When I reached the 2nd belay, I found the others crouched along a very narrow ledge, not the roomy one we had below. I used one of the cams I'd cleaned to put in a piece behind me in addition to clipping the anchor line. It was a somewhat precarious perch, but it seemed solid enough. I looked down only briefly to take a photo - it was a long way down, perhaps 130ft now, maybe 30ft horizontally from where we started. It was after 1:20p by the time Scott was ready to head up the final pitch, a decent chimney maybe 40ft in height. Iris and I sat out of the way as Scott headed up, a few rocks coming down, but more solid than the previous pitch. Johnson had described this as a "perfect spot for 'foot and back' technique" but it seemed easier to face the chimney and use stemming techniques to push the rock back into the pinnacle. Above this, Scott found easy going and set up a 3rd belay about 30ft below the summit. Iris followed, leaving me to occupy the narrow shelf by myself. When it was my turn, it took only five minutes to climb the chimney and walk the remaining distance to the rounded summit, covered in broken talus. It was just after 2p, having taken us the same four hours as the first ascent party. We had nothing on them to be sure, and they had a fourth person as well. Iris and Scott soon scrambled up to join me and we relished our success. We weren't as strong as a Mendenhall party, but we were enough for Monument Peak.
We spent more than an hour at the summit, one of my longest summit stays in memory. The weather was just perfect as we sat around in tshirts neither too warm nor too chilled. There were two rusty bolts and a piton in the rocks to serve as an anchor. There were more sunbleached slings just downslope, having rotted over the decades they'd been here. There was also a modest cairn though at first we found no sign of a register. With some digging, Iris found one at the base on one side. It was not the original register we had hoped to recover, but a newer one from 1990. It recorded three ascents by Tim O'Connor and various pals between then and 2002. There was no record of Bob Cable's 2001 ascent, but then he might have had trouble finding the register as we did. Tim O'Connor is the president of the Leaping Lizard Tribe, a rock-climbing group based in Lake Havasu City. They have a Facebook page that sees little traffic and I've seen their business cards in several registers in the tri-state area, but otherwise not a lot of online presence regarding their exploits. We enjoyed summit cookies, Halloween candy and other snacks while atop the summit, taking in the views and catching our breath. Scott in particular was finally able to relax after four adrenaline-fueled hours on lead. Some time was spent discussing the rappel and equalizing an anchor using some new webbing I'd brought for the purpose. We tied our two ropes together in order to facilitate a single rappel which we judged would just make it with 10-20ft of extra rope to spare. From the time Scott started down, it would take a full 45min to get all three of us safely down. There were rocks knocked down in the process, but luckily these did not impact the ropes below. About half of the rappel dropped free and though I went fairly slowly, the heat build-up in my rappel device and gloves was surprising, though not quite alarming.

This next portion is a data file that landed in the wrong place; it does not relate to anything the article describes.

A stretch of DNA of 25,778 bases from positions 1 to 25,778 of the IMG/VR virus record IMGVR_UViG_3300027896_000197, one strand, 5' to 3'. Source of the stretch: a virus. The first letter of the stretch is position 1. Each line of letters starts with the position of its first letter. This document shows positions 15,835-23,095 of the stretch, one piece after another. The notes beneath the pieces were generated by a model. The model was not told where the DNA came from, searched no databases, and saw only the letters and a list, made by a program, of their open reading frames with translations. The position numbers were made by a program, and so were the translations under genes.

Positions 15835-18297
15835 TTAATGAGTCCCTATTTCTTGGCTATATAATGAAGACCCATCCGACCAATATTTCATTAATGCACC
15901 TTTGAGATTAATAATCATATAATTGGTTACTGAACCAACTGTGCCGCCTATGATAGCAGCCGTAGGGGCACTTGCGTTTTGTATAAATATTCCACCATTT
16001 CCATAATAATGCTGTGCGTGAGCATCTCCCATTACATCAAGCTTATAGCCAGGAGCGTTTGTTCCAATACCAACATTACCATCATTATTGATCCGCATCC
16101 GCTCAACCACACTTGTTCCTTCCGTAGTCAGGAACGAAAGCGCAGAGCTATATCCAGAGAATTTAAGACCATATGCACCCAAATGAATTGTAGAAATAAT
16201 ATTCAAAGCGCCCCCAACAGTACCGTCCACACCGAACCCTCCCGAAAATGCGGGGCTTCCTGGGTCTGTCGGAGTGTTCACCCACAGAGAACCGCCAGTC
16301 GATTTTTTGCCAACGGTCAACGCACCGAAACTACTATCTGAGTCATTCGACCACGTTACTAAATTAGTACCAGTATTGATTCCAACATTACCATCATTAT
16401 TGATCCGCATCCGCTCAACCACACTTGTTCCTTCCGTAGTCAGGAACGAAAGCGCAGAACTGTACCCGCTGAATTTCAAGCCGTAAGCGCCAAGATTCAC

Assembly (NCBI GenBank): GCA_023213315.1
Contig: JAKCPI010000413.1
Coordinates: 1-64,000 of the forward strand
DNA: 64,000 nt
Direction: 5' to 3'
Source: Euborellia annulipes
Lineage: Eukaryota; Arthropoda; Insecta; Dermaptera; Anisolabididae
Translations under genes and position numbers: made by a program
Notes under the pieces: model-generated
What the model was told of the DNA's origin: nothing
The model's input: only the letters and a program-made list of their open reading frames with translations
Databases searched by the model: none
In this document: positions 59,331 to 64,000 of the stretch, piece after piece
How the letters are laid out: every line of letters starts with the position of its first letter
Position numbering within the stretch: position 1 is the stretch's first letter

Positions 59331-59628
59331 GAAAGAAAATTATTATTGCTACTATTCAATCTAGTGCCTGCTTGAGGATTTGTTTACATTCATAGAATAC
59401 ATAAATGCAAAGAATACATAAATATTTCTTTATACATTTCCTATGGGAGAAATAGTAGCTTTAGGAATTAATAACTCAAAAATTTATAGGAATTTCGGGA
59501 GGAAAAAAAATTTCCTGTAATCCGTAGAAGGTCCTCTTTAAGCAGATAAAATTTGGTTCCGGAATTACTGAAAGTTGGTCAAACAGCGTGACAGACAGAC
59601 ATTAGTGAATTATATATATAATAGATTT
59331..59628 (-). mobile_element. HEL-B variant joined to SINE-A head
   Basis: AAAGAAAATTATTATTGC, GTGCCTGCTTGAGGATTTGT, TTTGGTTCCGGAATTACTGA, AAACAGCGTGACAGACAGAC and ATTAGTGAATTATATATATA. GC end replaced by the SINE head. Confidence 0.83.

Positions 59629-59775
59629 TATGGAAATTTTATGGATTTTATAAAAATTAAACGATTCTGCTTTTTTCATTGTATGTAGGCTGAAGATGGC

Once down on the ground, we still had the business of getting the ropes pulled down. Before Iris had started down last, Scott and I tried to pull using the rope on the knotted side of the rap ring, but were unable to budge it. We then asked (via walkie-talkie) Iris to push the knot through the rap ring so we could try the other rope. Not without some struggle, we managed to get the rope moving on that side. We gave Iris some instructions to better manage the ropes above her as she descended and kept our fingers crossed that we wouldn't have to leave $400 worth of rope on the pinnacle. We were happy to find that we were able to retrieve the ropes after Iris's rappel. We didn't notice it at the time, but one of the ropes suffered a core shot, probably when the rope was pulled. It was so bad that it seems unlikely that we would have missed seeing it during the rappels. We packed up our gear and started back shortly after 4p. It would take us another hour to return to the jeep as the sun was getting ready to set in the western sky. It was almost dark before we had driven the length of Bowmans Wash back to our other vehicles where we parted ways. What a day, what a climb!
I contacted both Tim O'Conner and Bob Cable sometime after our ascent and had several nice exchanges with both. Bob Cable shared that he had climbed it with a friend, Pat Brennan. Pat created a topo and short report from their climb that was shared with me, a fun little bit of history for this peak. The topo shows a flag at the summit, a feature that was there in 2001. Tim O'Connor had placed this on one of his earlier efforts, but removed it on his last ascent in 2002.
This page last updated: Mon Apr 6 12:04:31 2020